A cheap stock is often cheap for a reason, and usually not a good one. But ignoring a company simply because it looks broken means you may miss a fantastic opportunity to invest in a business the market has abandoned but which still has the wherewithal to turn things around.
Three Motley Fool contributors identified General Motors (NYSE:GM), AMC Networks (NASDAQ:AMCX), and WW (NASDAQ:WW) -- formerly known as Weight Watchers -- as businesses that are looking broken and beaten-down, but may yet surprise everyone and reward investors who believe with outstanding returns.
Can't catch a break
John Bromels (General Motors): GM isn't just absurdly cheap right now, it's been absurdly cheap for years. The stock market seems determined to ignore GM's intrinsic value and wide competitive moat in favor of worries that some disaster is right around the corner. Over the past three years, GM has underperformed the S&P 500 even as it has outperformed expectations.
2018 is a great example of how GM just can't catch a break from the market. The stock fell 18.4% for the year, nearly twice the S&P's drop, and yet the company wasn't doing that badly. It had been guiding toward full-year EPS of $5.80 to $6.20, but ended up posting $6.54 in earnings, 5.5% higher than the upper end of its guidance. Revenue was up by 1% year over year, but margins slipped a little and adjusted automotive free cash flow was down 32.1% from 2017.
This conforms with the general trend in the automotive market: Overall sales are down, but sales of more expensive vehicles like crossover SUVs and pickup trucks are growing. These favorable changes to the company's product mix should help it meet its improved 2019 earnings guidance of $6.50 to $7 a share. Meanwhile, GM's P/E of just 7 is lower than almost all of its automotive peers (Ford's is 9.5 and Toyota's is 10.2). And GM pays a sweet 3.9% dividend to boot.
It's unclear why the market has decided to ignore GM, but there's little question that the stock is still looking absurdly cheap.
Is AMC Networks a dead stock walking?
Anders Bylund (AMC Networks): This cable TV content producer and broadcaster has seen its share prices slip 13% over the last six months. The stock is trading 21% lower in a five-year perspective, missing out on a 52% gain in the S&P 500 market index over the same period. That's in a time period where AMC's earnings nearly tripled and revenues rose by 71%.
So the business is going strong but investors refuse to follow suit. That's why you can buy AMC shares at bargain-bin valuation ratios like 7.4 times trailing earnings and 6.2 times free cash flows. The stock trades at 6.3 times forward earnings estimates, showing that analysts expect the bottom-line growth to continue.
Many investors fear that AMC's ratings juggernaut, The Walking Dead, is losing its cold-blooded hold on cable audiences. That would indeed be bad news for AMC Networks, since the zombie drama stands head and rotting shoulders above other titles in terms of attracting ad sales and syndication partners. A quick headline scan might lead you to believe that the show is running out of undead fairy dust. "Ratings Are Plummeting," entertainment website IGN said last November. "The Walking Dead Falls to New Low," the site TV by the Numbers said this week.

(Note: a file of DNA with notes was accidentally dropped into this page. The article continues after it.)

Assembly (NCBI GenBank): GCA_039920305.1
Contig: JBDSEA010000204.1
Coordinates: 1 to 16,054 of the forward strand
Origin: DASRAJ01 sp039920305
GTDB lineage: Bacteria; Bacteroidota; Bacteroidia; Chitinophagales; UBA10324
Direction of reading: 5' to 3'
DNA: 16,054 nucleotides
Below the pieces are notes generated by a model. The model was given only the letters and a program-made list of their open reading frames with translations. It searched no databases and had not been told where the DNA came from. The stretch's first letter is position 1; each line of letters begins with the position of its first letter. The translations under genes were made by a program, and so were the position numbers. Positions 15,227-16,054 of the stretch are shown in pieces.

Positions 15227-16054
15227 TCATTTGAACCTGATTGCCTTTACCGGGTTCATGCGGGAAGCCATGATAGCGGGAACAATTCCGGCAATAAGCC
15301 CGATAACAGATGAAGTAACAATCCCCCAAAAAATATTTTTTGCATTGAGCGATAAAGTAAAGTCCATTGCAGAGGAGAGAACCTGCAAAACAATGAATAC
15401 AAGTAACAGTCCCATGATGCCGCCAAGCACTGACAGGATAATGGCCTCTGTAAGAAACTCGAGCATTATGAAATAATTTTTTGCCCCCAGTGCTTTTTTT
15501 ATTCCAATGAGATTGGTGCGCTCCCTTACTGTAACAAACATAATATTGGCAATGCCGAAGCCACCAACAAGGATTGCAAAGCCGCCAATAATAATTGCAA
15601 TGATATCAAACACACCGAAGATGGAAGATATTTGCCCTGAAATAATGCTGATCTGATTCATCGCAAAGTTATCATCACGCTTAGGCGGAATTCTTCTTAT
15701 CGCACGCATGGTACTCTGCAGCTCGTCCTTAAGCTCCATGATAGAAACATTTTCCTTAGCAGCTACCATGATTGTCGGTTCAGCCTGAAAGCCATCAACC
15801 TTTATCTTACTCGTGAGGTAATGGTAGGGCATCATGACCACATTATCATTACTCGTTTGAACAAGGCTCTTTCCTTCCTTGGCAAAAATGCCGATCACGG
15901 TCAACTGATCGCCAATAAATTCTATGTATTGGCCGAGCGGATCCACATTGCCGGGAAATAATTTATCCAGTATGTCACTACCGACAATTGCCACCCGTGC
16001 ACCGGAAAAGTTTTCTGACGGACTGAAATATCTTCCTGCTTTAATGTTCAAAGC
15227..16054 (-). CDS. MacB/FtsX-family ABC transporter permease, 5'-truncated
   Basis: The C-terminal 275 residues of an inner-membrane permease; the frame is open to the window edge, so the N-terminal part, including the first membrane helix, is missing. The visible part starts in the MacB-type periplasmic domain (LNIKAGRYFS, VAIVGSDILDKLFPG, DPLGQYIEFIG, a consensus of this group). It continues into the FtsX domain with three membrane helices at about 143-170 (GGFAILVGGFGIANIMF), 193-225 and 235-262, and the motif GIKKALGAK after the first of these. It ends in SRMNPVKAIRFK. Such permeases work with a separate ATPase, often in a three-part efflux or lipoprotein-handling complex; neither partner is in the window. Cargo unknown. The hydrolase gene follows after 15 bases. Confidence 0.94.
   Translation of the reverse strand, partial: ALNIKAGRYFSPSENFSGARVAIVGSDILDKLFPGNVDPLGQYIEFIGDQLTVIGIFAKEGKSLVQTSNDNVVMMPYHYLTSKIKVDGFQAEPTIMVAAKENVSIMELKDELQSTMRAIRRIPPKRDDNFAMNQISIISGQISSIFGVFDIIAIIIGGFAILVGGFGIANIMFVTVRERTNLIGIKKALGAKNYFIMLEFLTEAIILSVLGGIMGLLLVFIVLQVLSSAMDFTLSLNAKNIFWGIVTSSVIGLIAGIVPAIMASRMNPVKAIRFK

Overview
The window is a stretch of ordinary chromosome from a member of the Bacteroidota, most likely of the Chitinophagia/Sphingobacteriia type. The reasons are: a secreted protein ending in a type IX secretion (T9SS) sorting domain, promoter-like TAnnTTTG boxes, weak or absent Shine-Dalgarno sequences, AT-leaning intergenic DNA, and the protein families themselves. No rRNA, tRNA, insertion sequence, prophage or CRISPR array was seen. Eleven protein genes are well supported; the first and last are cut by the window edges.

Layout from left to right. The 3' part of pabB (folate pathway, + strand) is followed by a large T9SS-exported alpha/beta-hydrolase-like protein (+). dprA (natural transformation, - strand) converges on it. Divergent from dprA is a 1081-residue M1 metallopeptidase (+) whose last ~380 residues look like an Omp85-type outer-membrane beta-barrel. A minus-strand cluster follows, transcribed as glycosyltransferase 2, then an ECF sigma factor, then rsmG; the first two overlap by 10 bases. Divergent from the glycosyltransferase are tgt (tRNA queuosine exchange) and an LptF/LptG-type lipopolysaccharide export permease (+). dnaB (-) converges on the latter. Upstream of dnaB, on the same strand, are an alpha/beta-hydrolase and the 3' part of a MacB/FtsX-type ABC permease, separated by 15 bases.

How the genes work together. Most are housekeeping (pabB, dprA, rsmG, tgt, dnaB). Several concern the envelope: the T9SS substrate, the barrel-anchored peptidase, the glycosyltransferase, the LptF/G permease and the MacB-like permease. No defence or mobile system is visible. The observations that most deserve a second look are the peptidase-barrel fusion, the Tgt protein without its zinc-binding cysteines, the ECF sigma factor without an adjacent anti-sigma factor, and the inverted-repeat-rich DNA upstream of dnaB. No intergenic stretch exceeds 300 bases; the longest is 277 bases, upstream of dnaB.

It's easy to jump to scary conclusions among headlines like those. However, The Walking Dead still won this Sunday's ratings battle over a plethora of NCAA basketball games. The Wrap summed up the situation nicely in February:
"The Walking Dead Drops to All-Time Low in Ratings and Viewers (But, Yes, It's Still the No. 1 Show on Cable)."
I don't see the show falling apart anytime soon, and AMC is even spinning off several new titles under the Walking Dead umbrella. And in the end, the company's business is humming with an eye on international expansion through the Starz network and online streaming services.
Some stocks are cheap for good reason. This one deserves to trade higher.
The skinny on this diet center's opportunity
Rich Duprey (WW): There are a lot of reasons that WW stock has slimmed down by more than 70% over the last six months. It has a nondescript branding problem (it calls itself WW now, which it adamantly says doesn't stand for "Weight Watchers"), and the number of paying members was sequentially lower, though higher than last year. And it's had to drag mega-investor Oprah Winfrey back into the spotlight to show she is still a big part of the company after there were reports she was stepping away from her high-profile role.
Yet the market seems to think the business is about to wither and die, pricing it almost as if it is going out of business. At around $19 a share, WW is priced at just six times trailing earnings, 11 times next year's estimates, and at a fraction of its sales. The stock also goes off for the ridiculously discounted rate of less than five times the free cash flow it produces, even though Wall Street is looking for the company to more than double its earnings this year, grow them 28% next year, and expand them at a compound rate of 35% every year for the next five years.
The weight loss center definitely has some messaging issues, but it is quickly bringing itself into the digital future, understanding that people are looking for DIY ways of improving themselves. There are wrinkles that need to be ironed out, but WW is not going out of business, and investors might want to chow down on its stock.